Funny the things you come across when you tidy up.
On Sunday night, after covering Gonzaga’s win over Iowa, which earned the Zags their sixth Sweet 16 berth during their 17th consecutive NCAA tournament appearance, I moved to the garbage a box of old newspaper clippings.
(Boys and girls, news used to be printed on paper and delivered to your doorstep many hours after the events occurred. If you wanted to save these stories, you actually had to, physically, “cut and paste” them.)
The top clipping in the box was a column I did in March 1994, for the Spokane Spokesman-Review, about Gonzaga’s first appearance in a Division I postseason tournament.
The dateline was Manhattan, Kansas, where the Zags lost 66-64 to Kansas State in the NIT second round, after having upset Stanford in the opening round.
When the Zags arrived at their hotel in Kansas, the sign out front read “Welcome Stanford.”
Management apparently hadn’t gotten the word that some unknown entity called Gonzaga had managed to win a postseason game.
One of the underpaid assistants on that staff was Mark Few, who now has the highest winning percentage among active head coaches in college basketball, having won more than 80 percent of his games since taking over 16 seasons ago.
In press conferences last week, it was revealed that Polish center Przemek Karnowski chose Gonzaga because assistant coach Tommy Lloyd had recruited him so diligently in Europe.
Just one of those trips overseas would have broken the recruiting budget Few and Dan Monson and Billy Grier used to have while assisting late Gonzaga head coach Dan Fitzgerald.
During interviews for a book I did on GU hoops in 2004, Few recalled what recruiting used to be like in his early days at the school.
Sometimes, he’d be sent on the road for 30 days and given $200 for his expenses. His best trick was to plan his itinerary based on the areas where his buddies from better-funded programs would be recruiting. He’d call them and mooch a night on the couch in their hotel rooms to save expenses.
“We used to sleep in the rental car, too,” Few said.
In those cases, the car served as his changing room, and he was once interrogated by a cop who caught him in a parking lot — in just his skivvies and socks — changing into his “home visit” suit.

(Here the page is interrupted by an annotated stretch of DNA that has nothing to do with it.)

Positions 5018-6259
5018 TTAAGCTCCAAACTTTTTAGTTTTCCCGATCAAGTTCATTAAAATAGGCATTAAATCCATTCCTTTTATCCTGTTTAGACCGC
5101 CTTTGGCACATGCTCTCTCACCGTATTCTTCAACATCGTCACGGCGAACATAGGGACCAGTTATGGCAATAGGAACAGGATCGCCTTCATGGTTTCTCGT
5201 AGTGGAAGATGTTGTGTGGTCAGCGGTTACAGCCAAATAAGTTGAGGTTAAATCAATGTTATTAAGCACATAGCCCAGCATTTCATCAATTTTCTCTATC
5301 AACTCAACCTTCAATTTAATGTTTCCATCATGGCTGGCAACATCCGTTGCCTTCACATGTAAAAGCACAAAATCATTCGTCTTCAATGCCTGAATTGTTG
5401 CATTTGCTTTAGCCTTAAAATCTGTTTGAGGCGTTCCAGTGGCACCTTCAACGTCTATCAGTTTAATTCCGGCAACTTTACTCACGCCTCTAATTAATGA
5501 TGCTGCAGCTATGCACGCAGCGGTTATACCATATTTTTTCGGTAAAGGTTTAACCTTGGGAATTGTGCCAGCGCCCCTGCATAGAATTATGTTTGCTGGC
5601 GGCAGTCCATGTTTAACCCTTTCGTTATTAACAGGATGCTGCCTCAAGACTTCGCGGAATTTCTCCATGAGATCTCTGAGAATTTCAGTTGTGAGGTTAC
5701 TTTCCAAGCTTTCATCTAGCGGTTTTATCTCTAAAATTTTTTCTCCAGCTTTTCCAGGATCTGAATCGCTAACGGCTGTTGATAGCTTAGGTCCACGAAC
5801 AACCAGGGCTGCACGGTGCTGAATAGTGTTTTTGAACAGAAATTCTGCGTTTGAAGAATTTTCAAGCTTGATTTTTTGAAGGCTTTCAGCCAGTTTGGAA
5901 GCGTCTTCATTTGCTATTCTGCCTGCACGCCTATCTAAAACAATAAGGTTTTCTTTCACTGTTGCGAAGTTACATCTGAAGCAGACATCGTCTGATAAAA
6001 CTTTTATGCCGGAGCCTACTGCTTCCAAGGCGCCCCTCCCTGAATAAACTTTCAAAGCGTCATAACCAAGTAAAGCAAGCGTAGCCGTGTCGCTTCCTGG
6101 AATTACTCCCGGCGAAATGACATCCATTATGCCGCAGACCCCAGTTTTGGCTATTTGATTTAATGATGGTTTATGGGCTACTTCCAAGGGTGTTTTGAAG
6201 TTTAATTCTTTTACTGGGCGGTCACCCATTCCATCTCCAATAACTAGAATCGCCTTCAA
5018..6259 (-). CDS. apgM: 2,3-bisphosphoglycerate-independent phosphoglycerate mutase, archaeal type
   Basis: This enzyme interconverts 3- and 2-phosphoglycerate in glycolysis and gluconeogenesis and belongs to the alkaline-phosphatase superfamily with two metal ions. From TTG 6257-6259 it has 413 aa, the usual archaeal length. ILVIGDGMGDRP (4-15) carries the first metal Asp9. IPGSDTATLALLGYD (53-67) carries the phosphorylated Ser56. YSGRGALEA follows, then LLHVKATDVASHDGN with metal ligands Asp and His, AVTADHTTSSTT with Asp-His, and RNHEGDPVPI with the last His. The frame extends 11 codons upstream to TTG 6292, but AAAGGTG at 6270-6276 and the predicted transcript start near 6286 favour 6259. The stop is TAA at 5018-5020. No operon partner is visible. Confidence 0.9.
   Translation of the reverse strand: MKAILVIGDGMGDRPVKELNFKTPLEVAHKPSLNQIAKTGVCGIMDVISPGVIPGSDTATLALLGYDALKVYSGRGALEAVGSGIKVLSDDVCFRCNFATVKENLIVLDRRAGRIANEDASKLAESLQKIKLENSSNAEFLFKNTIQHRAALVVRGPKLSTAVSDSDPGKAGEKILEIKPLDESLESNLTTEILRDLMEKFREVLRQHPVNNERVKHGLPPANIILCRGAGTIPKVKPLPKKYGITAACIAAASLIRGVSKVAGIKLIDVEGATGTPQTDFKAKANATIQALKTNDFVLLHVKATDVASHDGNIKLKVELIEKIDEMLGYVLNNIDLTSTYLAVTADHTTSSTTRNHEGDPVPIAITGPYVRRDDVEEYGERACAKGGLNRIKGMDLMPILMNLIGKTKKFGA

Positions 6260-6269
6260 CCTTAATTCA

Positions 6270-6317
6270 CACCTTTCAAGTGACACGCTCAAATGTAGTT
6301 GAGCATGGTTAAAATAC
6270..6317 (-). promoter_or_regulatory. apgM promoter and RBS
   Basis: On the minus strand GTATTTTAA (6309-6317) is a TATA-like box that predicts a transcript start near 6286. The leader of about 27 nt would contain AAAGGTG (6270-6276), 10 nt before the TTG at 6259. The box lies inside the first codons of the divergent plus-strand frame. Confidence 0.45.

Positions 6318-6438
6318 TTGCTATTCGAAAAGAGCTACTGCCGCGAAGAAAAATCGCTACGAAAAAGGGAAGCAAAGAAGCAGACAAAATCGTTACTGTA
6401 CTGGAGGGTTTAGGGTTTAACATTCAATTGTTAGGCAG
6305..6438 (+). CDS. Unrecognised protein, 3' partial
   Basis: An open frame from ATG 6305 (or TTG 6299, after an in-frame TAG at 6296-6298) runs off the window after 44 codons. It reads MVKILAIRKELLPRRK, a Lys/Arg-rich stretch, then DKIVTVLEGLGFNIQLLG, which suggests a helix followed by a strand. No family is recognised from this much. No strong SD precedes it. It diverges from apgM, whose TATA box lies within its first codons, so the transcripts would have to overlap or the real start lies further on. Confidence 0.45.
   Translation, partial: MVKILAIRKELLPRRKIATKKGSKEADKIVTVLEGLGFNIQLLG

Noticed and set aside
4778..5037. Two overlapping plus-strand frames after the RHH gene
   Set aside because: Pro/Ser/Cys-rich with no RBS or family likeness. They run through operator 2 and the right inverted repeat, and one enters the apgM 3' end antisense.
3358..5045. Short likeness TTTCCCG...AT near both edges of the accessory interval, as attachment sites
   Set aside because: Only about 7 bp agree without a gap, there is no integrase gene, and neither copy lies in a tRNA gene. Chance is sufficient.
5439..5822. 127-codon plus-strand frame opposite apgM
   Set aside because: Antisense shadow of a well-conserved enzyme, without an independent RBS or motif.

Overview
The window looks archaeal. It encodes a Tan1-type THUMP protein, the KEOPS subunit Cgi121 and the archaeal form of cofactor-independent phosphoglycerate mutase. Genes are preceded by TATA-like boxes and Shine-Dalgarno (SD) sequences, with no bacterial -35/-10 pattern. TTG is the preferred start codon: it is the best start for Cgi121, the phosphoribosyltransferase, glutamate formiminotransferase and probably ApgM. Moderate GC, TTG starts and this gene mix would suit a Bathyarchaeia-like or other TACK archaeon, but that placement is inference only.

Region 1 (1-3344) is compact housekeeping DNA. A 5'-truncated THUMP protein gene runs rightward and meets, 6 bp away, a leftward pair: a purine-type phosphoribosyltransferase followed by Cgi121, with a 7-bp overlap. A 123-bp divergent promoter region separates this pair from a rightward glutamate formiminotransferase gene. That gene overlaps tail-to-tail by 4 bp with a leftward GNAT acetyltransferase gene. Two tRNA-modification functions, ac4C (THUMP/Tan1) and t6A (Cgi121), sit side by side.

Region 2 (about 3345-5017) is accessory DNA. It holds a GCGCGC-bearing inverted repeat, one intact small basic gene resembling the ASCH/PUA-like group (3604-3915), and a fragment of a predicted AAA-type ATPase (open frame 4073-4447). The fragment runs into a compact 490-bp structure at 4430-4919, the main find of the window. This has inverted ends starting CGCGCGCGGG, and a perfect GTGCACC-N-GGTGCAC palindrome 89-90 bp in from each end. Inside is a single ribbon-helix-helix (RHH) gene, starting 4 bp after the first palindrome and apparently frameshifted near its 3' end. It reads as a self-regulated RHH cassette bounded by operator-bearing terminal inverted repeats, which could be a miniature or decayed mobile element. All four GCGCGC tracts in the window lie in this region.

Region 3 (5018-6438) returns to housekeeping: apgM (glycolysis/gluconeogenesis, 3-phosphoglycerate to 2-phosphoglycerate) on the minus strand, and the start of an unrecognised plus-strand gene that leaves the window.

Few said he took 10 minutes trying to explain that he was a basketball coach from Gonzaga, “which, at the time, gave me about zero credibility,” he said.
That was because so few people had ever heard of Gonzaga. “I used to always have to spell it out,” Few said. “And people would respond, ‘Gonzales? I never heard of Gonzales University.’ ”
Even when they ended up in a recruit’s living room, Gonzaga and Spokane were sometimes a tough sell.
Few recalled a home visit once when Monson was extolling the wonders of a Gonzaga education and enumerating the many thrilling attractions in Spokane, when Few noticed the recruit’s father sinking deeper into his recliner.
Monson finally got the message when the father started snoring audibly. “The dad falling asleep on us was kind of the ultimate compliment on the quality of our presentation,” Few said.
When Few arrived as a grad assistant in 1990, the Zags finished last in the conference with an 8-20 record.
But the players on the team two seasons later were so confident of their potential that they made a deal with the assistants — Monson, Few, Grier and Jerry Krause — that if they could get 20 wins, the staff would go to a bridge near campus and leap into the Spokane River.
The Zags won 20 that season, as they have all but twice in the 23 seasons since then. And, despite cold temperatures and heavy April runoff, the four coaches jumped off Centennial Bridge into the river.
Few has been key to the Zags’ remarkable journey — from the days of sleeping in rental cars to national prominence on an annual basis.
So he and his staff don’t have to be so risky with their motivational ploys these days.
Of course, he’s no longer coaching at Gonzales University.